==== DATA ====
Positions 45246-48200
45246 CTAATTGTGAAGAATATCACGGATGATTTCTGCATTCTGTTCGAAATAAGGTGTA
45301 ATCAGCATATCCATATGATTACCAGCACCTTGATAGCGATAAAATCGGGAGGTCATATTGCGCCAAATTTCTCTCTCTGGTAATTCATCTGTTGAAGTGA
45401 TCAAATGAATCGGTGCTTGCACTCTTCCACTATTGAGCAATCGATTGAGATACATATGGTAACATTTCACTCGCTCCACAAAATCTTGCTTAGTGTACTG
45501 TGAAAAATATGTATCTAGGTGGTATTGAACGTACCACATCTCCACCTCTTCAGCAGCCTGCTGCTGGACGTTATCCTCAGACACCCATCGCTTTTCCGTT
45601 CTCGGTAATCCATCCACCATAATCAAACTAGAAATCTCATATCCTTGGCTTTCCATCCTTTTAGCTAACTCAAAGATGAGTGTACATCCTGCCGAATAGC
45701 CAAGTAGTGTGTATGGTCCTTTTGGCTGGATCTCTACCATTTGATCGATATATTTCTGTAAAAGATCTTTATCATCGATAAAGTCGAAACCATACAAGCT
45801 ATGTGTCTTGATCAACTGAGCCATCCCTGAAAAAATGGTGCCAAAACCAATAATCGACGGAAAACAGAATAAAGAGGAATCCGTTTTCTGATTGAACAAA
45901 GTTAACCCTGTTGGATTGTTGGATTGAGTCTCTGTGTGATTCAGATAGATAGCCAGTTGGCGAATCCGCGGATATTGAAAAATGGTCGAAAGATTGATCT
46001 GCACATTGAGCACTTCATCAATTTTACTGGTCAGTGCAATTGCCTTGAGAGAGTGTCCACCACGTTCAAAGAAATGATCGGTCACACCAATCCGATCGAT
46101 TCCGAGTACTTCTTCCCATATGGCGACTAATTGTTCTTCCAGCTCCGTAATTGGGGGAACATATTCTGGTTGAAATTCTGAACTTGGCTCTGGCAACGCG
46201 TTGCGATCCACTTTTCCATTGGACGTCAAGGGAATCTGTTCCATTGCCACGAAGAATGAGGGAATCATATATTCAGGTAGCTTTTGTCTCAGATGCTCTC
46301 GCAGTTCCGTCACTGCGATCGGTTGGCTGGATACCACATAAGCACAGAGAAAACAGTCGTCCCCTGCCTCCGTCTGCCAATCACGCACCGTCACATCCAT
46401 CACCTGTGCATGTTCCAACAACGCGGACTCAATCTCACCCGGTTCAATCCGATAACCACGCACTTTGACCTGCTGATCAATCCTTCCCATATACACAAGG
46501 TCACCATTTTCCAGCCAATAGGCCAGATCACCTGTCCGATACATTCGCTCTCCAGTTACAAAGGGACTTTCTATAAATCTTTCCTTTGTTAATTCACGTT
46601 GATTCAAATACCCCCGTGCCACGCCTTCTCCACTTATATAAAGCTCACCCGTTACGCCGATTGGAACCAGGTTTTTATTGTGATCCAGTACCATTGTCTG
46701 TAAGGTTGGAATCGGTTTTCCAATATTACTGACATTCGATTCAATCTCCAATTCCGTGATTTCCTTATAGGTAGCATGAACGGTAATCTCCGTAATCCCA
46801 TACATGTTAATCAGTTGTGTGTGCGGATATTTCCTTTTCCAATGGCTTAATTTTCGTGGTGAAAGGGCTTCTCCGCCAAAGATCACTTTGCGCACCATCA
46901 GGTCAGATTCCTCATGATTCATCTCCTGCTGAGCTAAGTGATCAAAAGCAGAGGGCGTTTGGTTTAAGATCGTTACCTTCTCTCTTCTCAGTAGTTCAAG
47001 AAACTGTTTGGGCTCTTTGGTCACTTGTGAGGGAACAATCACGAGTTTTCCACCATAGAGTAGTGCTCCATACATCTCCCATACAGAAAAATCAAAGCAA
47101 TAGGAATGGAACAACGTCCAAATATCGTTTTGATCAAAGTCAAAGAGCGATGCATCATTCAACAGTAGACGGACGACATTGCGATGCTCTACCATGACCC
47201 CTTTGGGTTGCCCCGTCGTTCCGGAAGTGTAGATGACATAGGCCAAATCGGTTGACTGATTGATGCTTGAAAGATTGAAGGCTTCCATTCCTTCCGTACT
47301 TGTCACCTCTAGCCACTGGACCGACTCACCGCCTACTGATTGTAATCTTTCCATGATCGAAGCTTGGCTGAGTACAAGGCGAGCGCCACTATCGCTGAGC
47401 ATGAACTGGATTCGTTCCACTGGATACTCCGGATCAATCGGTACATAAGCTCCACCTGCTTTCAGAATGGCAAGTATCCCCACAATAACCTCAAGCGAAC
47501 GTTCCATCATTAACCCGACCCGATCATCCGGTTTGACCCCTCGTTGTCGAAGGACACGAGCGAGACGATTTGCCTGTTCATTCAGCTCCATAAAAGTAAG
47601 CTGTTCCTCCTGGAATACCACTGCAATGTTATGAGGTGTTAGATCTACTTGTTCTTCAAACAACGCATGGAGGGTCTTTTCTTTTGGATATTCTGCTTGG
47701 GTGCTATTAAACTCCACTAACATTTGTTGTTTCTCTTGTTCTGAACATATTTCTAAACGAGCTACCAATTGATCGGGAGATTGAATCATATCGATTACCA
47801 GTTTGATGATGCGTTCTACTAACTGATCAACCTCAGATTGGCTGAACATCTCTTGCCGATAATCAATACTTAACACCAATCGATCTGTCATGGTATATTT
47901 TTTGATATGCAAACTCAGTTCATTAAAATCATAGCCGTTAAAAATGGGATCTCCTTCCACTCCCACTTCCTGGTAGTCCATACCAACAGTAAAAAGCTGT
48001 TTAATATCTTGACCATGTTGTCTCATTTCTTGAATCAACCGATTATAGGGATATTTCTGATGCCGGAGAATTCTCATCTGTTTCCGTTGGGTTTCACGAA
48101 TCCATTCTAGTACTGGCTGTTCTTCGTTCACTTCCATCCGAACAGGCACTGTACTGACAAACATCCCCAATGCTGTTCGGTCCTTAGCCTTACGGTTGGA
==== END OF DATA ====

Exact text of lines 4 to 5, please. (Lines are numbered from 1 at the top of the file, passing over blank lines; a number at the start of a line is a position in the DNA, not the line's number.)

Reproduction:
45401 TCAAATGAATCGGTGCTTGCACTCTTCCACTATTGAGCAATCGATTGAGATACATATGGTAACATTTCACTCGCTCCACAAAATCTTGCTTAGTGTACTG
45501 TGAAAAATATGTATCTAGGTGGTATTGAACGTACCACATCTCCACCTCTTCAGCAGCCTGCTGCTGGACGTTATCCTCAGACACCCATCGCTTTTCCGTT